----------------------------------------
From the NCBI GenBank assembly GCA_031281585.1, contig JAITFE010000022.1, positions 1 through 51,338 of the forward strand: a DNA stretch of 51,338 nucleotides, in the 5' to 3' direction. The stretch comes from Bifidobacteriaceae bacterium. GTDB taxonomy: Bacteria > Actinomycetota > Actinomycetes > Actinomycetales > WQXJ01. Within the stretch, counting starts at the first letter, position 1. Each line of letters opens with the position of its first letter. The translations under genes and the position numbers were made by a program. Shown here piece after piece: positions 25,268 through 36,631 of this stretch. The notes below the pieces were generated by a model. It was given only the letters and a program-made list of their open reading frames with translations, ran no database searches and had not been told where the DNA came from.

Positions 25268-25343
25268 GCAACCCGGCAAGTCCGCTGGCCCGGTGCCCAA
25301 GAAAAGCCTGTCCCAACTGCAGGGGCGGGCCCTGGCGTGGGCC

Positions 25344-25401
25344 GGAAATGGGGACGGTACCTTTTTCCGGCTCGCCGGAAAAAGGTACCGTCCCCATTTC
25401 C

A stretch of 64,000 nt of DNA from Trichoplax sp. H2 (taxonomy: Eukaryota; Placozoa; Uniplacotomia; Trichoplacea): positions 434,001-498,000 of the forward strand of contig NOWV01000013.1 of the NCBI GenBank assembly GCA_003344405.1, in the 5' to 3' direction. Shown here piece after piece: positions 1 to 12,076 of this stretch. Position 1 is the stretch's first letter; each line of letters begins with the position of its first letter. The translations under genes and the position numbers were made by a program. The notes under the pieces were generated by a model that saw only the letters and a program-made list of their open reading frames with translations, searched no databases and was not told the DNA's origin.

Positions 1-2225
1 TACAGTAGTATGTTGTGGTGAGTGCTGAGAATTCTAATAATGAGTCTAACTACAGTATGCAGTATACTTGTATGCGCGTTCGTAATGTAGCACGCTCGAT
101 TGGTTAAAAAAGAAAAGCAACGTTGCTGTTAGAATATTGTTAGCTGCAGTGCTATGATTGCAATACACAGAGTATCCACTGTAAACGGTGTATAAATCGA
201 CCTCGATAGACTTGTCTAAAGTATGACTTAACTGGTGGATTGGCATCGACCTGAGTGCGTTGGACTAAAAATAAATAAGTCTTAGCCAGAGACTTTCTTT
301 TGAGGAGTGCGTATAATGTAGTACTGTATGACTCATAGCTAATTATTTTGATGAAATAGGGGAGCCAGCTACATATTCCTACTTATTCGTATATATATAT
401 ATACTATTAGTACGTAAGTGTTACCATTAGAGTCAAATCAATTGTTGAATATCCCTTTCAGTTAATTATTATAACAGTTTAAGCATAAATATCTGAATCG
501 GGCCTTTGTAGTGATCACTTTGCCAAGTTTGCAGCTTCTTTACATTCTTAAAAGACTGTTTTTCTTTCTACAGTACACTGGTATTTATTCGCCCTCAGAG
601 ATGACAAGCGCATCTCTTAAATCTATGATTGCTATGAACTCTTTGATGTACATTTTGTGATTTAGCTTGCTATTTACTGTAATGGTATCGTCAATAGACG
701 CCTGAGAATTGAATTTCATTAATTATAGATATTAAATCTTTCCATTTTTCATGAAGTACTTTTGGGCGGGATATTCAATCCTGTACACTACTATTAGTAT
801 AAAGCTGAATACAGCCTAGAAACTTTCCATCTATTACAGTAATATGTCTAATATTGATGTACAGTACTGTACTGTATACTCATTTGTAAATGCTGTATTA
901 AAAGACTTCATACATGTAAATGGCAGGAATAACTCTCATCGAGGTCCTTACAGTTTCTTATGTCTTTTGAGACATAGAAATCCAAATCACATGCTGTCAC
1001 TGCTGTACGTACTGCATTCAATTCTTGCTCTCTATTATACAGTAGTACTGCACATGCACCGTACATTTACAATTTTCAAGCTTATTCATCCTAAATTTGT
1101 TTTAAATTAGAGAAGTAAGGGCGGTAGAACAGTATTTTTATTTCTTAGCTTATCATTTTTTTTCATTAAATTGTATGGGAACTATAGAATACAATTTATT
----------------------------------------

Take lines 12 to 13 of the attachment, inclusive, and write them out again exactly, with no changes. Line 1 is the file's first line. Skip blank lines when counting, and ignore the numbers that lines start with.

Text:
201 CCTCGATAGACTTGTCTAAAGTATGACTTAACTGGTGGATTGGCATCGACCTGAGTGCGTTGGACTAAAAATAAATAAGTCTTAGCCAGAGACTTTCTTT
301 TGAGGAGTGCGTATAATGTAGTACTGTATGACTCATAGCTAATTATTTTGATGAAATAGGGGAGCCAGCTACATATTCCTACTTATTCGTATATATATAT